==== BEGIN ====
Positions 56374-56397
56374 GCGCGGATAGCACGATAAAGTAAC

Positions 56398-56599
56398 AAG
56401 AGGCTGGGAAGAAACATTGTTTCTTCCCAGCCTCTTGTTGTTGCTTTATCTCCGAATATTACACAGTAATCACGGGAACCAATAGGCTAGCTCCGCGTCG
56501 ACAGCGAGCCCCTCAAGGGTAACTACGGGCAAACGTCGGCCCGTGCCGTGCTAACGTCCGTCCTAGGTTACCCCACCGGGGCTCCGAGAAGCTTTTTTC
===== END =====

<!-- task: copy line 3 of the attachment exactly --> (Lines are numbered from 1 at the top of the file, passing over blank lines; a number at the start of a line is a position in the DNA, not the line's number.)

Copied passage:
Positions 56398-56599